A note from the Doc: The references to planets and constellations on this site are not astrological in nature, merely the clearest way to reference these positions and angles. For more, please read: Astrology or Astronomy »
The eastern Pacific Sea Surface Temperature (SST) chart for November 6 is shown in the first figure. Look for this chart here The cold mass in the northern central Pacific is definitely moving southward towards the warm tongue at the equator when compared to the last chart in the previous article. The warm tongue coming from the west coast of Peru is diffuse and shows signs of becoming less robust in the decrease of very strong red areas of warmth. Cold areas along the west coast of Peru continue to appear in the source area of the plume as noted in the last article. Remember that Mercury is retrograde just to the west of Hawaii as it opposes a formidable flotilla of Jupiter, Venus and Mars moving direct towards the Americas in the vicinity of the dateline. The area between the arrows near the dateline is the area of the squeeze that is occurring between the four planets. Generally when this type of situation arises the area of the squeeze becomes a kind of focal point for the motion of the water in the ocean. Warmth that may be moving eastward at the equator usually diminishes and the circulation of the eastern Pacific circulation system becomes altered. This most often results in a pause in the development of an unfolding El Nino.
In the second figure we see the situation five days later on November 11. The general condition of the warmth plume is still in a diminished state. Although the cool zone in the northern part of the eastern Pacific is not more pronounced it appears to be settling against the warmth plume to the south of it and spreading eastward towards the west coast of Mexico. The arrows in the second diagram are drawn to illustrate a possible way of visualizing the influence that the squeeze might be having on the warmth pool in the mid Pacific. In Doc Weather, the squeeze pattern most often results in a spreading out of the initial raised Sea Surface Temperatures (SSTs) that are defining the El Nino. The spreading often occurs in the area of the squeeze. Using the arrows as a visualizing guide to the chart it is fairly easy to imagine the warmth that forms an enlarged pool to the west of Hawaii spiraling clockwise out of the squeeze area and pushing the cold down on to the warmth tongue between 160°W and 120°W. The long warm arc extending from west of Hawaii to 140°W is an image of the spreading of the warmth that only a half a month ago was streaming along the equatorial Kelvin wave paths towards the western coast of South America to emerge there as an anomalously warm coastal upwelling known as El Nino.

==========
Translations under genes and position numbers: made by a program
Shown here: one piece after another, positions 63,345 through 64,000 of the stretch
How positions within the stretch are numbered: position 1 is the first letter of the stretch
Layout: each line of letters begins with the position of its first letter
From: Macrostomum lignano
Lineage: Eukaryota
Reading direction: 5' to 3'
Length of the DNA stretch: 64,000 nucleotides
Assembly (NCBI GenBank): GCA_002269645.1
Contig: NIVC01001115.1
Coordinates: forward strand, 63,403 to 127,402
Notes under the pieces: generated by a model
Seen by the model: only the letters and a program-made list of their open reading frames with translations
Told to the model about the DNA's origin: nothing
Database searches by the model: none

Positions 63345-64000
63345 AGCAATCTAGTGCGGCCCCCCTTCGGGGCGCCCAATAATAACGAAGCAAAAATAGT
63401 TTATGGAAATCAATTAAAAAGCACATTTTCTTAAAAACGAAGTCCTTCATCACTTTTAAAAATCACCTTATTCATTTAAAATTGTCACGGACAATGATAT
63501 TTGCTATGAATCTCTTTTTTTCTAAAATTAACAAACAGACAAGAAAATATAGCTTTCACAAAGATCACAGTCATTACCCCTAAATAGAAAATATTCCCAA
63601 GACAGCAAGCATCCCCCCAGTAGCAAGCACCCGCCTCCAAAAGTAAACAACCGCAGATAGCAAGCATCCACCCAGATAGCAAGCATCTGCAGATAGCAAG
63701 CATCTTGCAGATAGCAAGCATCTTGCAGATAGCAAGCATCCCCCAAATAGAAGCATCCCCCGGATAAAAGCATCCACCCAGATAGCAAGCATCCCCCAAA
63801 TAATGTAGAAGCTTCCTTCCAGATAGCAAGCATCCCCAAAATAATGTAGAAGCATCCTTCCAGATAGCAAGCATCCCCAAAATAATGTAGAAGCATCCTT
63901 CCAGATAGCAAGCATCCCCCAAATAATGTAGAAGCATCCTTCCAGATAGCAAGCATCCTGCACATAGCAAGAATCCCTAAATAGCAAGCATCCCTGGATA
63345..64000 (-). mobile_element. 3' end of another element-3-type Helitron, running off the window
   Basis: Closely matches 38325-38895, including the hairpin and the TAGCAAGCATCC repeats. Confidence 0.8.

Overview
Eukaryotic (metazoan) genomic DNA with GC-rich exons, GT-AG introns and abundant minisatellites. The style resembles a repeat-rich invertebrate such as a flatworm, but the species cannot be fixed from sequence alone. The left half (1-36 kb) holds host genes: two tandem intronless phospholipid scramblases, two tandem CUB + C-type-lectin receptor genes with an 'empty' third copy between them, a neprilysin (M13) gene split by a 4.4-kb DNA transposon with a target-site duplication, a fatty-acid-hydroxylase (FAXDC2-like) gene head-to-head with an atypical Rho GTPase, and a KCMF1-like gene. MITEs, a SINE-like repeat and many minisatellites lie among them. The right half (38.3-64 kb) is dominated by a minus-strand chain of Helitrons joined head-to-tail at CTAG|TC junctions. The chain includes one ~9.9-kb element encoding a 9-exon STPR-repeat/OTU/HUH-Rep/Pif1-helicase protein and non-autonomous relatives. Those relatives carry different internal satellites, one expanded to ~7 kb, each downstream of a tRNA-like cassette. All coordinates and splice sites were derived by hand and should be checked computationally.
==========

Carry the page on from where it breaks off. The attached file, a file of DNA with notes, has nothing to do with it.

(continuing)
Just as a consideration, Doc Weather is looking at the last five days of November to be a shift once again to the building phase of the current El Nino. From November 16 to November 21 Mercury will be on station about to go into direct motion again. The hard station is on the 18th. This change should become perceptible in the area around Hawaii some time in the last week of November. On December 10, Mercury, Venus and Jupiter will all be moving in direct motion and in a very unusual pattern they will all be within a few degrees of each other just to the west of Hawaii. These planets in formation will be crossed by Mercury just coming out of station and moving direct. In Doc Weather this type of pattern is called a slingshot. The added impetus and the combination of the new forward motion pulse of Mercury should once again start a strong warm coastal upwelling off of Peru. They will all be traveling in tandem at a low declination as they cross the West Coast of North America. In Doc Weather that longitude is considered to be at 15° Sagittarius. Declination, station and tandem transits are several patterns that are involved in this crossing that will be the subject of the next few bulletins as the responses related to them unfold in time.
Of the quartet Venus will be out ahead crossing the coast on December 20. The next to cross will be Mercury on January 3. Then Mars will cross on January 15. This crossing should severely diminish the force of what is shaping up to be a fairly intense event through December and January. Watch for the jet stream to trend towards the south on the West Coast as these planets cross the coast.